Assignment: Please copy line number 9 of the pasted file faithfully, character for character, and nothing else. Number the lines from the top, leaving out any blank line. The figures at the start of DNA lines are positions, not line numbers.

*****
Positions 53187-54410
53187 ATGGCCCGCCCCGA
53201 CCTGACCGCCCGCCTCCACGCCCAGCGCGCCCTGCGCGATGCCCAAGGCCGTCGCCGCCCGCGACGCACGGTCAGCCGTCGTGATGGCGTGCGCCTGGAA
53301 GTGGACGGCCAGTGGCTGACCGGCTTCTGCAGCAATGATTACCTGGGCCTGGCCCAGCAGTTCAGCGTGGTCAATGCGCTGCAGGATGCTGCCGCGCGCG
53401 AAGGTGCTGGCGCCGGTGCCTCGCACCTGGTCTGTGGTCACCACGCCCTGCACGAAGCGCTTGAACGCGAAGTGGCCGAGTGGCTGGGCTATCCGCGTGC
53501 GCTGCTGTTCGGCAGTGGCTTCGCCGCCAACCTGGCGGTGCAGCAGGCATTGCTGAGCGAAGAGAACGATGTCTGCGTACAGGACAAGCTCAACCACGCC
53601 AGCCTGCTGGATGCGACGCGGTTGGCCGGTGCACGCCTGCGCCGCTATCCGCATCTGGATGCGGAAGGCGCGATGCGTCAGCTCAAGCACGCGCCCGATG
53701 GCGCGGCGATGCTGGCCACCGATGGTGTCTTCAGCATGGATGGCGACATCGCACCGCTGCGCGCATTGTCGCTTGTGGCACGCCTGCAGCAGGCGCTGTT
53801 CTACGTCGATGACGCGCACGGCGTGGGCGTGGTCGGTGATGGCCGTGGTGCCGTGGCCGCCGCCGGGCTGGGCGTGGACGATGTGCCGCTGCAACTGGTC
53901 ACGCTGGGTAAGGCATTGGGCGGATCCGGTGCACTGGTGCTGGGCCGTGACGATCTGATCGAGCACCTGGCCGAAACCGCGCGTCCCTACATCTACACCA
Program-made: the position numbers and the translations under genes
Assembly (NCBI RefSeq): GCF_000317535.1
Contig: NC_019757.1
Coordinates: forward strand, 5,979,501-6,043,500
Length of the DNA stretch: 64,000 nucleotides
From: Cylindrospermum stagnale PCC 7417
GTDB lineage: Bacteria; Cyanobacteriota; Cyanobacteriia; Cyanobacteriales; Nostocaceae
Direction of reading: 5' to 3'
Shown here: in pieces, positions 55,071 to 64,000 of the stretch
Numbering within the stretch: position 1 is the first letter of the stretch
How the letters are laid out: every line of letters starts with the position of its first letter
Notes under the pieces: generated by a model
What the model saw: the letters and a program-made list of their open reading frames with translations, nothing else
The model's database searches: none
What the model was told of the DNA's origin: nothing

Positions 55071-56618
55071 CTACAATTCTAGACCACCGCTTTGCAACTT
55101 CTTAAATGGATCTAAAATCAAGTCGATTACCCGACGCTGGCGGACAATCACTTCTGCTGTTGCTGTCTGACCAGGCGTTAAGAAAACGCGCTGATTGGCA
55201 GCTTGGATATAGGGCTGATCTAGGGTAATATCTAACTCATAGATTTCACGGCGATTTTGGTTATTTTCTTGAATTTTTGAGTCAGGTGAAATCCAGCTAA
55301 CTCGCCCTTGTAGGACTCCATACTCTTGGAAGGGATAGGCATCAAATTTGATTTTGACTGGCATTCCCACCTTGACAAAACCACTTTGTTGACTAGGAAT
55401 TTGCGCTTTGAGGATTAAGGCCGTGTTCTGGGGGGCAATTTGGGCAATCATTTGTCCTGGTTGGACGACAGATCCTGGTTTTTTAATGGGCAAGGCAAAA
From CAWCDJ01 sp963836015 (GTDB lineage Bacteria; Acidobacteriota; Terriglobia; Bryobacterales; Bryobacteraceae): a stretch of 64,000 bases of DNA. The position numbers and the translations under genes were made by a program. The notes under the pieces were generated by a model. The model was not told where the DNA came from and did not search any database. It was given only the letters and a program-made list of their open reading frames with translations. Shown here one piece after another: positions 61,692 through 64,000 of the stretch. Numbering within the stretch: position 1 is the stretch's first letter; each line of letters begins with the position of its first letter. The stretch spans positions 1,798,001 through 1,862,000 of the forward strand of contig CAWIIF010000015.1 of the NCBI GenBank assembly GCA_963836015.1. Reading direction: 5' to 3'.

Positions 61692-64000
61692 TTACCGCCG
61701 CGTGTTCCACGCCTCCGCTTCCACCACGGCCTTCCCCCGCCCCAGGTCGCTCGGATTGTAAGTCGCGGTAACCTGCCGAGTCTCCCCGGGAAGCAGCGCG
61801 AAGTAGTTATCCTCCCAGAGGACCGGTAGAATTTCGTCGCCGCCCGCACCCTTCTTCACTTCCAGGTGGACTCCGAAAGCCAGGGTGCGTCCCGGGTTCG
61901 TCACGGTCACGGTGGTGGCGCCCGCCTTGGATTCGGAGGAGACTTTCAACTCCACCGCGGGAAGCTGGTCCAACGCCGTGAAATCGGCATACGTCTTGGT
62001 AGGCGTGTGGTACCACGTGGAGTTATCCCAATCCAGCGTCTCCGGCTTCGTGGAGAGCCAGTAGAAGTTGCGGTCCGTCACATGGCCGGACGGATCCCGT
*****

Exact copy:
53801 CTACGTCGATGACGCGCACGGCGTGGGCGTGGTCGGTGATGGCCGTGGTGCCGTGGCCGCCGCCGGGCTGGGCGTGGACGATGTGCCGCTGCAACTGGTC